The Rules

In our culture, we have unspoken “rules” when it comes to emotions…

  • It’s okay to cry in public as long as you’re at a funeral (but not too loudly).
  • It’s fine to be sad as long as you’ve suffered some obvious and appropriate loss (but get it together already will you?!)
  • Crying at weddings is okay too (again, not too loudly and make sure you wear waterproof mascara or you’re really screwed.)
  • You can cry if you’re a baby but once you hit four it’s not okay (lest they call you a baby).
  • Oh and you can cry at movies (but, again, not too loudly and only at the sad parts).
  • Always, always hide it when you feel angry (unless of course there has been a salient act of injustice done to you or someone else but keep your anger under control. If you express it too strongly, they’ll think you’re “too angry”).
  • If you envy someone else, just keep quiet about it and then find passive aggressive ways to sabotage them.
  • Fear is not something to brag about (remember, never let them see you sweat).
  • It’s okay to hate your boss but definitely love your neighbor.
  • Don’t worry. Be happy. (But don’t laugh out loud in public while alone. Laughing out loud is only to be done in the company of friends or people will think you are homeless.)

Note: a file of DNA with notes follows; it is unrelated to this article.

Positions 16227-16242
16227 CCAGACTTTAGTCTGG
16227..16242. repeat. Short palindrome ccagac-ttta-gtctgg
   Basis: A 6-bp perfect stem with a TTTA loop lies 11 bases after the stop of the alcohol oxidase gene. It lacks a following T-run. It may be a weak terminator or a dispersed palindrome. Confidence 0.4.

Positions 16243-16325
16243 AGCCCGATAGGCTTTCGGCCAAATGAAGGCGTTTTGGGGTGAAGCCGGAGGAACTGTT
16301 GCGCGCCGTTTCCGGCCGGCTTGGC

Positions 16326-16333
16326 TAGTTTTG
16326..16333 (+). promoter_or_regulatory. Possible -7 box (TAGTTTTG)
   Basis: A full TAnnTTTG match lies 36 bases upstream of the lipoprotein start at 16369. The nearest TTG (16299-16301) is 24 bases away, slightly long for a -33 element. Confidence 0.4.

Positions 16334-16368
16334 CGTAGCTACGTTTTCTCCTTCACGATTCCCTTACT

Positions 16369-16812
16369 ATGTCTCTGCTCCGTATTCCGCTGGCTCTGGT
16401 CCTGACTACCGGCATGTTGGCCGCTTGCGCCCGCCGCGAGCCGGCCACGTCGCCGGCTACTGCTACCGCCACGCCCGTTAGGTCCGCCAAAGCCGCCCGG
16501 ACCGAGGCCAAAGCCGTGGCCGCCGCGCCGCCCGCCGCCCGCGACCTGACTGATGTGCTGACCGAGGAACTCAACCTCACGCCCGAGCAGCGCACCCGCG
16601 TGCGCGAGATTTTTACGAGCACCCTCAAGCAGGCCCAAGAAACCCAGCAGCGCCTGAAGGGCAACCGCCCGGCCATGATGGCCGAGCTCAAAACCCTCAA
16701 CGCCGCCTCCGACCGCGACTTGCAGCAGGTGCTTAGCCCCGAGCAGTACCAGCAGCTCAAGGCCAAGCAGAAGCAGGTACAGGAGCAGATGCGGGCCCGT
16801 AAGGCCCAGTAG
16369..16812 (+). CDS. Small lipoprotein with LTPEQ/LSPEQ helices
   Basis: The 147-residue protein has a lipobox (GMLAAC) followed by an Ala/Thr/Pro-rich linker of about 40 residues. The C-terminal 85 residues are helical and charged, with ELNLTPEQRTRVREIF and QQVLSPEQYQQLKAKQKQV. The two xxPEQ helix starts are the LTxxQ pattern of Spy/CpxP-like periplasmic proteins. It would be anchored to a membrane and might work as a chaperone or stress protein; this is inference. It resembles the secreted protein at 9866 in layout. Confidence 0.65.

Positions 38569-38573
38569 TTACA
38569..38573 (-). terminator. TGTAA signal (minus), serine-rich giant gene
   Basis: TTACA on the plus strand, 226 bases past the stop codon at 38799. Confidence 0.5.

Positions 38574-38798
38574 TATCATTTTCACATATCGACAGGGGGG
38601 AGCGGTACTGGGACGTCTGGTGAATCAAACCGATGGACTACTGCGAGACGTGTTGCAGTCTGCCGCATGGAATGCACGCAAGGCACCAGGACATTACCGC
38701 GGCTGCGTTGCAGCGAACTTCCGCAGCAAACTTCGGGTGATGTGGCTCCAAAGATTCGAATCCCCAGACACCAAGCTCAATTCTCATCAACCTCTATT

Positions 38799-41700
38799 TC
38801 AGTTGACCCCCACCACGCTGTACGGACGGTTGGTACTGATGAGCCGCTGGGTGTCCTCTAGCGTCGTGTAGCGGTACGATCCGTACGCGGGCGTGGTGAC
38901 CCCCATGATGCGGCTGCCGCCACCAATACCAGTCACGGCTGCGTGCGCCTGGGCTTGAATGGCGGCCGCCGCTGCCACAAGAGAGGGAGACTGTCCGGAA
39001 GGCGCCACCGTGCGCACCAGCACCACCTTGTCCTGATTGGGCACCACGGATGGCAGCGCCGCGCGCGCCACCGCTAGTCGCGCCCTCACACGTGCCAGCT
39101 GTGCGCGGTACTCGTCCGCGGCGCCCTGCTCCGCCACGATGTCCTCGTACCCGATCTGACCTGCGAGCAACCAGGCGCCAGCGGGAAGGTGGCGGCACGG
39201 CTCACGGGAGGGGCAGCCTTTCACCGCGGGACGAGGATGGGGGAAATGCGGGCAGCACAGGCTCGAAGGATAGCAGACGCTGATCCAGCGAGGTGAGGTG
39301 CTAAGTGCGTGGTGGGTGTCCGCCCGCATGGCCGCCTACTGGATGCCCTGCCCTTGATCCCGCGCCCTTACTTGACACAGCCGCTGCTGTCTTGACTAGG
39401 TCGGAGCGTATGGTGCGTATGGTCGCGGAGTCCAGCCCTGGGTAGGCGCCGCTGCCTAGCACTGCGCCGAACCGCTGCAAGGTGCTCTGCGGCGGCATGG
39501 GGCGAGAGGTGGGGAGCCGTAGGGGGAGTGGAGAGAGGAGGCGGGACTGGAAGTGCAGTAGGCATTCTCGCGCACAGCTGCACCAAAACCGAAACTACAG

• And remember, you should be ashamed of yourself.

Do you ever break the rules?

What do you make it mean about yourself when you feel angry, jealous, sad, irritated, or ashamed? Do you look to the power of positive thinking to wipe out a “bad” emotion? Do you even allow yourself to feel it? Or do you stuff it back down with food and wine? Do you create drama, maybe get into other people’s business, as a convenient way to forget there was even a hint of it?

What if you were just a person experiencing an emotion? Instead of resisting that emotion because of your cultural programming you got really curious about it?

Sadness after all can tell you where you are clinging too tightly. Anger can tell you when you need to stand up for yourself. Fear can keep you safe. Shame can teach you how to respect yourself.

But only if you listen.

(For more on this topic, check out The Language of Emotions by Karla McLaren)

P.S. Are you addicted to approval? Check out my latest telecourse!

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One Response

  1. This is brilliant, Amy! There’s so much truth to it. Thanks for posting it.

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